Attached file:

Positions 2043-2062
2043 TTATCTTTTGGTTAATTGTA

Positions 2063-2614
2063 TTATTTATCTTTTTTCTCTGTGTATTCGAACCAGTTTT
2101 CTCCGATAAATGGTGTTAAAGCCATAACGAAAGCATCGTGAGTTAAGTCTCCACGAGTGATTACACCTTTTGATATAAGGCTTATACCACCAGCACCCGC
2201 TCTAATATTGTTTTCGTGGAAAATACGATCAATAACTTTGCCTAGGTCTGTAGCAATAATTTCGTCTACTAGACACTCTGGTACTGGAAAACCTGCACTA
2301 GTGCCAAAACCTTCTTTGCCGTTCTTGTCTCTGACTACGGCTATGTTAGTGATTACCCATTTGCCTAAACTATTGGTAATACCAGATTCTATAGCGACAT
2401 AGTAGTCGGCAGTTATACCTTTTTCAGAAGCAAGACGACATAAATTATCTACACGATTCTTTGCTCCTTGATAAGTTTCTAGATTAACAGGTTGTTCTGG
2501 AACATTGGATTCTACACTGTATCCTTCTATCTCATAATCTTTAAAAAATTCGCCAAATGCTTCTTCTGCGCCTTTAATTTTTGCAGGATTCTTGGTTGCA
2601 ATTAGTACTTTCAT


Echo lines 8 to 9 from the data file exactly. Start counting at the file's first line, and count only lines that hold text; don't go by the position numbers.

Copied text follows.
2401 AGTAGTCGGCAGTTATACCTTTTTCAGAAGCAAGACGACATAAATTATCTACACGATTCTTTGCTCCTTGATAAGTTTCTAGATTAACAGGTTGTTCTGG
2501 AACATTGGATTCTACACTGTATCCTTCTATCTCATAATCTTTAAAAAATTCGCCAAATGCTTCTTCTGCGCCTTTAATTTTTGCAGGATTCTTGGTTGCA